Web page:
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Re: Bose blowups

I was in LA for Xmas and found myself having a look at the antenna
on my mom's 94 Accord EX.  Ultimately we found ourselves at
European Car Stereo on Artesia in Redondo Beach.

While a new mast was being installed, I happened to mention the failure
Bose speakers in Audi's.  He seemed familiar with Bose problems in many
different makes of cars, but had never heard of one catching  fire or

He apparently has always become involved at the point where the
speakers are hissing, popping, or otherwise sounding terrible.

He explained that they have integral amps which involves a capacitor
etc. which was basically familiar to me due to list discussion.

He further explained that when the capacitor leaks it can damage the
proprietary Bose circuit board which is not available separately.

His remedy is to replace the capacitor if caught in time.

I understand the motivation behind getting Audi or Bose to own up
to this problem and take care of it, but if the remedy is as simple as
it sounds (to me at least), aren't there bigger battles to win?

We do all kinds of proactive things to our cars, why not this?  If I
in the area, I'd take my car to him and ask him to at least have a look.

I'm not sure if this info adds anything to the discussion, but I thought
it would at least serve as another "proof" of an existing weakness.

Direct contac info:
European Car Stereo
"Since 1979"

Woodland Park, CO

On Tue, 28 Dec 1999 21:52:37 -0800 "Buchholz, Steven"
<Steven.Buchholz@kla-tencor.com> writes:
> ... well, I figured I wanted to know a bit more about the situation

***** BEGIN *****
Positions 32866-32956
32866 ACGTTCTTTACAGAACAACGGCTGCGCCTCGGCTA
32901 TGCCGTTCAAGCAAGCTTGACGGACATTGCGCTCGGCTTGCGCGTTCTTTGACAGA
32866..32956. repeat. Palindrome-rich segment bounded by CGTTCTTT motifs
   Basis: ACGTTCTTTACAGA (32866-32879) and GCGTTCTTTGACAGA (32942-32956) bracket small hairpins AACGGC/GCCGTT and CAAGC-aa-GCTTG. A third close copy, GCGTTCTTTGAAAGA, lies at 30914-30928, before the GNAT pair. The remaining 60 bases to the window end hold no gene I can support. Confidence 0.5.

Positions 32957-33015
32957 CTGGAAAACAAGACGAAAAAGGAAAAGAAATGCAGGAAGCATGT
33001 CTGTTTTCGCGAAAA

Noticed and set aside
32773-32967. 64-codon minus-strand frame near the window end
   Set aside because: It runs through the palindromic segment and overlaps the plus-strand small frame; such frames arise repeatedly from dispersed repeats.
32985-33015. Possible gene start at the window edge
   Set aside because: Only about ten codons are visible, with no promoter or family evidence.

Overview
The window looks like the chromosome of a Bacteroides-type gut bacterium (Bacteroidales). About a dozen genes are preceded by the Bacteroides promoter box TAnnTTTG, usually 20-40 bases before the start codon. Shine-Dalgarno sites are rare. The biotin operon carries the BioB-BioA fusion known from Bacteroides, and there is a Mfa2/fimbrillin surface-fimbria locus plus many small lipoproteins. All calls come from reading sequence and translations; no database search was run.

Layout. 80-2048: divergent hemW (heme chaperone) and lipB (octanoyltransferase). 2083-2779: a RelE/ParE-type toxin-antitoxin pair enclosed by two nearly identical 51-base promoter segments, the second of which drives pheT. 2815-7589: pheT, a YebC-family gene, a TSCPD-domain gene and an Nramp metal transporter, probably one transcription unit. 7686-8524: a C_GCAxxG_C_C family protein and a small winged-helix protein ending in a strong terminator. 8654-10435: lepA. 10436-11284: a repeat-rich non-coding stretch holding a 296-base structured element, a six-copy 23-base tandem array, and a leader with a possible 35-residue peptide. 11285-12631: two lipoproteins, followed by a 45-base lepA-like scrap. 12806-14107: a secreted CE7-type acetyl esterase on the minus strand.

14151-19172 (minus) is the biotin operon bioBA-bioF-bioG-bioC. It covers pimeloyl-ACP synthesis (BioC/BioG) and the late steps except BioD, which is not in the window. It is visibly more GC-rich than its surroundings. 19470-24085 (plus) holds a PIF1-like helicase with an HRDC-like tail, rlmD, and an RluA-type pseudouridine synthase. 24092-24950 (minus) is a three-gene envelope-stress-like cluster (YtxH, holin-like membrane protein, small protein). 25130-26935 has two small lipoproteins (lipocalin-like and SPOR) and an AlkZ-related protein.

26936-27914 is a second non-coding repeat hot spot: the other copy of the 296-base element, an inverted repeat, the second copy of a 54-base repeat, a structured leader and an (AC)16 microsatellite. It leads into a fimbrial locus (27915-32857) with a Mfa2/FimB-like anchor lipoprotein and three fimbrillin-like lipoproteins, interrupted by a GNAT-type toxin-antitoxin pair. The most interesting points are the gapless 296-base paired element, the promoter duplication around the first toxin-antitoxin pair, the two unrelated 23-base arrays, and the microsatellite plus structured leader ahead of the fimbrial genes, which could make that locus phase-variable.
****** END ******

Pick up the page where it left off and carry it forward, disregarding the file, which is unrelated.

> than I
> did at the time, so I pulled the right rear speaker out of the V8 
> ...
> I took some digital pix of the board ... (Chris, let me know if 
> you'd like
> me to e-mail them to you if you'd like to post them to your website 
> or
> something).  I was actually pleasantly surprised to see that Bose 
> used a
> 2-layer fiberglass board.  There are two large electrolytic caps on 
> the
> board and a number of smaller ones.  There is some sort of liquid 
> adhesive
> that covers some toroidal inductors as well as some of the caps.  I 
> saw no
> fuses.  I saw no conformal coatings on the board (which is what the 
> recall
> for Intfiniti claimed was the source of the problem).  As far as I 
> can tell
> from date codes and such this unit was probably the original for the 
> car.  
> Steve Buchholz
> San Jose, CA (USA)
> > -----Original Message-----
> > 
> > > I would like to take a look at a working or failed Bose speaker 
> to
> > > identify a repair that can be done by ourselves if or when AOA 
> tell us
> > > to take a hike. I have worked on a wide range of electronic 
> equipment
> > > to component level. If it is capacitor failure that causes the 
> problems
> > > then it is worth while to replace all capacitors at the same 
> time, as
> > > they will be of the same quality and age. It would be a 
> reasonable cost
> > > to buy good quality components in small bulk quantities. I hope 
> that I
> > > can work on this with you guys as a list project to make sure no 
> more
> > > cars are unnecessarily killed by a small electrical failure.
> > ---
> > The people at Bose are looking into this as we speak; and 
> > Phil has sent off a letter to audi and cc'd the NHTSA.  Brett 
> > (earlier in the year) started a file with Audi; who knows 
> > what that means.  
> > 
> > I don't know of any failed speakers available; wasn't there a 
> > fire damaged 200q20v in Dad's in CA?  They'd likely sell a 
> > speaker cheaply if it's fire damaged. (anyone know who's car